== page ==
His flair for teamwork was not confined to this challenge. He says he often helped other participants by fixing their sewing machines or changing the needle on the machines. When he mentioned it on the phone with his family and his partner, they told him to stop helping others if he wanted to win the competition... But he didn’t agree.
“It’s in me, somewhere, I think... I’d rather help my fellow contestants so that we’re on equal ground. Yes it wasted my time, but I think everyone is entitled to give their all.”
It might surprise those who watched the show to learn that, as Markantoine notes, 99% of what actually happened was left on the cutting room floor. Although it may seem that there were strained relationships between some of the contestants, he says that in reality they all got along extremely well. In fact, when asked what he remembers most about his experience, Markantoine was quick to say it was the relationships he developed with the other contestants.
“Spending several weeks with the same people who are doing the same thing as you, at the same time, it makes you interact and create friendships really quickly. We had the same frustrations and passions; we rejoiced, we cried, we screamed, we tore fabric... It made it feel like I’d known them for 10 years.”
Not only did this experience lead to cherished relationships, it also helped Markantoine achieve something very important: reconnecting with his creative side.
“Not having a phone or computer anymore, being around nine other people in the same industry as me and who all wanted to be on the show, being in a situation where I could be creative and create without being limited by business considerations, it gave me confidence in myself and in my work.”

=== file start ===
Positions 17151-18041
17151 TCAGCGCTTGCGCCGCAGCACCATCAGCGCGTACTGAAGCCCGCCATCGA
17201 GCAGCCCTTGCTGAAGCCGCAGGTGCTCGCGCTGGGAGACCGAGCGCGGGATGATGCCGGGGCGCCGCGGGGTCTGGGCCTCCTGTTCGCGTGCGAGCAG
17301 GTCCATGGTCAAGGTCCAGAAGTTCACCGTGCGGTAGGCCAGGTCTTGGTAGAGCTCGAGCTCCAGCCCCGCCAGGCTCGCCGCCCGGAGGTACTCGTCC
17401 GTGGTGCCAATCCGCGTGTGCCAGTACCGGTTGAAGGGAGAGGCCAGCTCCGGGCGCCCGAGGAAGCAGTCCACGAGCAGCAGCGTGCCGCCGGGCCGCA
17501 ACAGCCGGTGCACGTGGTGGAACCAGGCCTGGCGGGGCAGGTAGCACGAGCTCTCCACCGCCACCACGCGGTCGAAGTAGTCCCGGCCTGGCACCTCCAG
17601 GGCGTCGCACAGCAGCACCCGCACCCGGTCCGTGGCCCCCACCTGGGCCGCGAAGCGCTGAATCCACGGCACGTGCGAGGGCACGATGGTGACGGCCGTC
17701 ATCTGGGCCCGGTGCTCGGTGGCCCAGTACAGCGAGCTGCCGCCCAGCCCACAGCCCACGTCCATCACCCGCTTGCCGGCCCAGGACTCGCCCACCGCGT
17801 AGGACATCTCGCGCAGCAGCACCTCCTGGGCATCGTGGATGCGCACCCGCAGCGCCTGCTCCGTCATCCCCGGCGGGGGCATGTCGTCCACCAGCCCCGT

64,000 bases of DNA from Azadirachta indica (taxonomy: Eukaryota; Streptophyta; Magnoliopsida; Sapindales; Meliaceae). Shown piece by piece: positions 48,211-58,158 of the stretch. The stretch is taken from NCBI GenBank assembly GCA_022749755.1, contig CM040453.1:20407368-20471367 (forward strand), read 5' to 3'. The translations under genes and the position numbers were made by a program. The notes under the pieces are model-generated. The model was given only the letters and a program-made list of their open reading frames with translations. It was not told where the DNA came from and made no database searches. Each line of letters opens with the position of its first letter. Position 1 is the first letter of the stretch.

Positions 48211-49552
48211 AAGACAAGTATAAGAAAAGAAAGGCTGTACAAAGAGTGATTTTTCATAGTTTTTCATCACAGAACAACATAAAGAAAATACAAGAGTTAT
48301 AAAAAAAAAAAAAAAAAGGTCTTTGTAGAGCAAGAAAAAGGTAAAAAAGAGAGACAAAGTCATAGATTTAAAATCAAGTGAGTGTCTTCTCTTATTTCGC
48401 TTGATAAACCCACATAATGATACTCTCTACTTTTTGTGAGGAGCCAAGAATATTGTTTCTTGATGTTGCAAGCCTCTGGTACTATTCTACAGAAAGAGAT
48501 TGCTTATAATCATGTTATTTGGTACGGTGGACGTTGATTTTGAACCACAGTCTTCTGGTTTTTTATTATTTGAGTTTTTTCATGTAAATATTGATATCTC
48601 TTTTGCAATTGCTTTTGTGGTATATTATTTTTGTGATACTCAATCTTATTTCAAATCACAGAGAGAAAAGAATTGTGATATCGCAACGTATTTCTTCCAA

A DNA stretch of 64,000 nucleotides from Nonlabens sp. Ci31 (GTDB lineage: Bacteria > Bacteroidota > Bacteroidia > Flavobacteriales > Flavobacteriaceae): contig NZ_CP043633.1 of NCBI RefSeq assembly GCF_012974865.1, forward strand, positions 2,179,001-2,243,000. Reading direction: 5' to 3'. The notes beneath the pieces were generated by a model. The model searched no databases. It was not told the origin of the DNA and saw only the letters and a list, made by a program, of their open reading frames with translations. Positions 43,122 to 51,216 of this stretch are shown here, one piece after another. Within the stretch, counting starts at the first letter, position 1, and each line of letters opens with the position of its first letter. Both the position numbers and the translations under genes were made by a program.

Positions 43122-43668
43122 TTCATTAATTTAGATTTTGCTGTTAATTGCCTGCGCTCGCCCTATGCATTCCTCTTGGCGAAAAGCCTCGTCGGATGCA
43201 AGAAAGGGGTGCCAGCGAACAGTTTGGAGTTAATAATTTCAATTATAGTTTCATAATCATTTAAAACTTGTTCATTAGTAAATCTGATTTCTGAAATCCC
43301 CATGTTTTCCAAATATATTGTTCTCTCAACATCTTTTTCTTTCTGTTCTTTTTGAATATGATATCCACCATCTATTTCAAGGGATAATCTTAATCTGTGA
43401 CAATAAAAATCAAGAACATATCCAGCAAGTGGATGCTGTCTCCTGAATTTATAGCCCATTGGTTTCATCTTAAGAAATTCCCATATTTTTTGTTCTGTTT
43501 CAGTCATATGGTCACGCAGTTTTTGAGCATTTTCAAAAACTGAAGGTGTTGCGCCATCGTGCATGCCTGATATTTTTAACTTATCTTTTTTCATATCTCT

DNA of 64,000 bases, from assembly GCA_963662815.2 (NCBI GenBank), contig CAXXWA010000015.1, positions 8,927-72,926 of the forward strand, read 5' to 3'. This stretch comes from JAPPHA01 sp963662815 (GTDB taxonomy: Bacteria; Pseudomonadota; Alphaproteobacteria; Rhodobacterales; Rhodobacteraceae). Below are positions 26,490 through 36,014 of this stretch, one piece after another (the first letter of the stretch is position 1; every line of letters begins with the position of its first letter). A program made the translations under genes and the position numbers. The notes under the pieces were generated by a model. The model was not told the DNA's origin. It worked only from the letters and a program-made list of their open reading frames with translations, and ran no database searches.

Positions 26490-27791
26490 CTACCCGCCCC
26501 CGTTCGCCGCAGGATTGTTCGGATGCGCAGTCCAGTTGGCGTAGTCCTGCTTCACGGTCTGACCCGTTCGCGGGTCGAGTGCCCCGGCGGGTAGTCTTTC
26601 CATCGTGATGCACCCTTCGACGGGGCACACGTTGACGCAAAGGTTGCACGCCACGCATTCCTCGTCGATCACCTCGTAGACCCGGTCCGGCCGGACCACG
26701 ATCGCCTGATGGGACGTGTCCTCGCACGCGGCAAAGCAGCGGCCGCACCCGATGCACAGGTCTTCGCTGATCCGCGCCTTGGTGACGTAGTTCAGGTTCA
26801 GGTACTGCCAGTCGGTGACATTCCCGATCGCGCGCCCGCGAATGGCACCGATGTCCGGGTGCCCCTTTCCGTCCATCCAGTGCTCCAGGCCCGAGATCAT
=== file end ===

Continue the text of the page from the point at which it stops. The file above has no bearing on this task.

Markantoine joked that he made too few dresses even though he realized they won most of the time.
“It was easy to decide to make dresses for evening wear. I think production and Amazon made a statement for the future of the show when they chose Yannick as the winner. And I think it’s going to lead to there being more room for gender neutral or genderless fashion.”
Markantoine hopes to see more gender neutrality in fashion, but still recognizes the impressive visual appeal of the dresses. For his first challenge, he made a dress that certainly impressed: the winter coat dress. This one was a way for him to represent his Canadian roots:
“When I was at LaSalle College, I had a teacher, José Pepin, who told me that in Canada, we’re known for making winter coats. It really made an impression on me. So I started my journey at the show thinking ‘perfect, I’ll start with a winter coat. I’m going to make the biggest winter coat I can, and after that, the pressure will be off me because I’ll have given people what they expect to see from me.’”
Markantoine is the first Canadian on the show, and we all hope he will not be the last:
“I’m just proud to be the first Canadian on the show, and hopefully I can encourage people here to do the same thing I did.”
You can follow Markantoine’s journey on the show by watching Making the Cut Season 3 on Prime Video.